ERIC NEWBY was born in London in 1919 and was educated at St Paul's School. In 1938, he joined the four-masted Finnish barque `Moshulu' as an apprentice and sailed in the last Grain Race from Ireland by way of Australia and Cape Horn. During World War II, he served in the Black Watch and the Special Boat Section. In 1942, he was captured and remained a prisoner-of-war until 1945. He subsequently married the girl who helped him escape, and for the next fifty years, his wife Wanda was at his side on many adventures. After the war, his world expanded still further - into the fashion business and book publishing. Whatever else he was doing, Newby always travelled on a grand scale, either under his own steam or as the Travel Editor for the Observer. He was made a CBE in 1994 and was awarded the Lifetime Achievement Award of the British Guild of Travel Writers in 2001. Eric Newby died in 2006.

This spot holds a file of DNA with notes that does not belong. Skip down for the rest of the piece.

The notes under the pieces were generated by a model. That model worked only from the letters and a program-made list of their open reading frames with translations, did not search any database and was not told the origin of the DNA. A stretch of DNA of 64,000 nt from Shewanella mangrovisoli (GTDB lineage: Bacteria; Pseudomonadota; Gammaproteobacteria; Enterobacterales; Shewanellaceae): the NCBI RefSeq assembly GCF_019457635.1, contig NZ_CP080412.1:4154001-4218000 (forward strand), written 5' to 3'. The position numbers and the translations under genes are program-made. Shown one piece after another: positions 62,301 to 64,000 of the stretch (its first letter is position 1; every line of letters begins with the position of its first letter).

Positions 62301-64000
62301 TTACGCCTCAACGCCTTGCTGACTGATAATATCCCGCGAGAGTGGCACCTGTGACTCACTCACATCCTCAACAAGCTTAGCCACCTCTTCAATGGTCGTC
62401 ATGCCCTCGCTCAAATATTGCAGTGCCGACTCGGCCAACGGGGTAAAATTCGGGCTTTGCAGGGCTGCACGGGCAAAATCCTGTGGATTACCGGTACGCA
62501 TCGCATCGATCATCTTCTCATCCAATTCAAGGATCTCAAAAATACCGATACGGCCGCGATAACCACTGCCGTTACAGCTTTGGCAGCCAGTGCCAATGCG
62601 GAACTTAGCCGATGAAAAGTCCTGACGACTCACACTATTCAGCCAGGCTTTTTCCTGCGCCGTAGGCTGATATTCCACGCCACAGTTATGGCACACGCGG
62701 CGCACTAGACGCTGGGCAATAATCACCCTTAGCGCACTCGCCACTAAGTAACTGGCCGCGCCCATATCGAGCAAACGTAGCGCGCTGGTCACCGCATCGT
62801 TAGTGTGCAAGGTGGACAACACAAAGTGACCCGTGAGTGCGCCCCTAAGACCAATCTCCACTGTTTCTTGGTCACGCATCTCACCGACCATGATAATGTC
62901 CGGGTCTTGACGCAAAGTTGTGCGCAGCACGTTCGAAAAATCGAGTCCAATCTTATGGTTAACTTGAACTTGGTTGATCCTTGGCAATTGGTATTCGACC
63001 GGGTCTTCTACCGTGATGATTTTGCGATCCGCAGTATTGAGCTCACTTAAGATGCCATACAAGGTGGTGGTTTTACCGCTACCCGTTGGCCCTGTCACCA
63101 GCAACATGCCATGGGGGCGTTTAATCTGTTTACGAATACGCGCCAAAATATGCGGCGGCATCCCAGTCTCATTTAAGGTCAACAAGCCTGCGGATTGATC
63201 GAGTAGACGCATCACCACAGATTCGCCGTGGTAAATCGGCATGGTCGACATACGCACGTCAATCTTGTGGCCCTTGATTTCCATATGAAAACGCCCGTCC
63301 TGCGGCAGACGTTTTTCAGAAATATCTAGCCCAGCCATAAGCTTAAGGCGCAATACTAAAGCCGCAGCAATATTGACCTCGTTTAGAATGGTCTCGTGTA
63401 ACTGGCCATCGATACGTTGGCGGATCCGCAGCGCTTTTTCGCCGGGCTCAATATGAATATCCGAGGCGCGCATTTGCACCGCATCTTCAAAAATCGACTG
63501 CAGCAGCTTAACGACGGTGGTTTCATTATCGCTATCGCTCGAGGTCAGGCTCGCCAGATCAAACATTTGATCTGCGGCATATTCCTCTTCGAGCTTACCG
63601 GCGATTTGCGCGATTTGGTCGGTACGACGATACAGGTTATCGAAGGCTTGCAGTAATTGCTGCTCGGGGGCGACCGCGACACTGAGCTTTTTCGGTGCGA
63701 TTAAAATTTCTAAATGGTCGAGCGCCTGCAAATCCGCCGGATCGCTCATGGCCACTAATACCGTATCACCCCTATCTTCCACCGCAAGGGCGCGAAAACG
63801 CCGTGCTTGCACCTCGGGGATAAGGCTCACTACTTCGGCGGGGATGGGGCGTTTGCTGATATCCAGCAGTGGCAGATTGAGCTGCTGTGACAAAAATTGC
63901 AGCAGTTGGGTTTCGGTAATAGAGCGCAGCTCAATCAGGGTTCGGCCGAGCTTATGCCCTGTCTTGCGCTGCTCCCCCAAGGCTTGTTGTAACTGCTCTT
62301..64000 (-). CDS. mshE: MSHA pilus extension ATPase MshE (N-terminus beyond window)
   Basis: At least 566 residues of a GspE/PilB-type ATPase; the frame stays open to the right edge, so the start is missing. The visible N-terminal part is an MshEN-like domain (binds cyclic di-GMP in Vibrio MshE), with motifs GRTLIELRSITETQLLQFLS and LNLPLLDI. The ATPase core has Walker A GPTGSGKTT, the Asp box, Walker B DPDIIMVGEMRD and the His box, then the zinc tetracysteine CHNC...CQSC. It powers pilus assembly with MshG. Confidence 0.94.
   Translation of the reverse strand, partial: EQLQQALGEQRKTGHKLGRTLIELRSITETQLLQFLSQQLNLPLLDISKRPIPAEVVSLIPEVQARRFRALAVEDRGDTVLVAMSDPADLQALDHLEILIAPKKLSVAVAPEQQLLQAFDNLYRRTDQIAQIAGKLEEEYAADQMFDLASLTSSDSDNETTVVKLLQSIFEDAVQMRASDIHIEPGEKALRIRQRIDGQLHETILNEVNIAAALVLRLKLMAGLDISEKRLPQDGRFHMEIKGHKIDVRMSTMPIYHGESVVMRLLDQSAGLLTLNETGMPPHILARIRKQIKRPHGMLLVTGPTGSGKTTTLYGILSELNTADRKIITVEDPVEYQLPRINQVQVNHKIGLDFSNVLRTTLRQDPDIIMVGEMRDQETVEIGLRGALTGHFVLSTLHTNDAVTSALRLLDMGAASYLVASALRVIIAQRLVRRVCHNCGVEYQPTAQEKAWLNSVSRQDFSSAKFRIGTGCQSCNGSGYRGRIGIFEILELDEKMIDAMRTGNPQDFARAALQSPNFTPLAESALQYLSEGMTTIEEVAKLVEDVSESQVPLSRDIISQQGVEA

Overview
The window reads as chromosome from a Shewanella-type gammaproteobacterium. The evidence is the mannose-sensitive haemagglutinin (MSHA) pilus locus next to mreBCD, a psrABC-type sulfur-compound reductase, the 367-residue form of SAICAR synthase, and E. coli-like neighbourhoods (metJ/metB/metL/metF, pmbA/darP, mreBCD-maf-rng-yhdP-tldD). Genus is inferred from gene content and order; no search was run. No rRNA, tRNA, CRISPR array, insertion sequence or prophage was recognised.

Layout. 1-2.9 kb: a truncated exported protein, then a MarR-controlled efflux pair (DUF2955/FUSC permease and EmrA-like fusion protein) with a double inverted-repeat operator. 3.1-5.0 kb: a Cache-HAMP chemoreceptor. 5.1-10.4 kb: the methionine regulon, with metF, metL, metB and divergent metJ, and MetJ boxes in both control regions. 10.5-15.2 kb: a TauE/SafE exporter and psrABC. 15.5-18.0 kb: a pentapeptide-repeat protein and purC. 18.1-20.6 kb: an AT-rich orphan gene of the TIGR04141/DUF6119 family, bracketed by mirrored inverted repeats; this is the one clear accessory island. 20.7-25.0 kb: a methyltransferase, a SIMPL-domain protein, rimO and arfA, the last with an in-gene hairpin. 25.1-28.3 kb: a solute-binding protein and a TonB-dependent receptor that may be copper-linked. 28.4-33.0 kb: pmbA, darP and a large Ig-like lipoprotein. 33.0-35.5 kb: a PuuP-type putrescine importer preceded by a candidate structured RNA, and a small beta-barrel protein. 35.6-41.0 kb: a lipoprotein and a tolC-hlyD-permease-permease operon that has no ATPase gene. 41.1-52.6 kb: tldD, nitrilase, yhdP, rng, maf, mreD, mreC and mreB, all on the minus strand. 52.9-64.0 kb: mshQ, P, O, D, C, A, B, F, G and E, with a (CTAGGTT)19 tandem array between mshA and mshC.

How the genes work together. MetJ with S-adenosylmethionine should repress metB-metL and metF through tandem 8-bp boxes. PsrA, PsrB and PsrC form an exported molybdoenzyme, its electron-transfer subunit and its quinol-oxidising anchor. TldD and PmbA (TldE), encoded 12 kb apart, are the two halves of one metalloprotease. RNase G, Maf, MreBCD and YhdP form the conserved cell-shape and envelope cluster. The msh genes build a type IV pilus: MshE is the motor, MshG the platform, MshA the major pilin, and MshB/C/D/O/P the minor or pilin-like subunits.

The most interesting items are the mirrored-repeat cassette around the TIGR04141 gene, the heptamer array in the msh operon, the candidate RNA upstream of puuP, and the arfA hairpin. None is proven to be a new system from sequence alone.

`Enthralling - I know of no other book about square-riggers that gives such a lively account of the daily round of men in the fo'c'sle' Sunday Times
`Indescribably pungent ... impossible to read without laughing' Observer
`Mr Newby proves himself to be a first-rate writer ... Years have dulled nothing of the spirit of his first voyage; he gives exactly the feel of working a tall ship in hard conditions; he did not just see these things; he felt and can convey them; the crew of "Moshulu" live, move and are real human beings - and go on living when the book is closed' Times Literary Supplement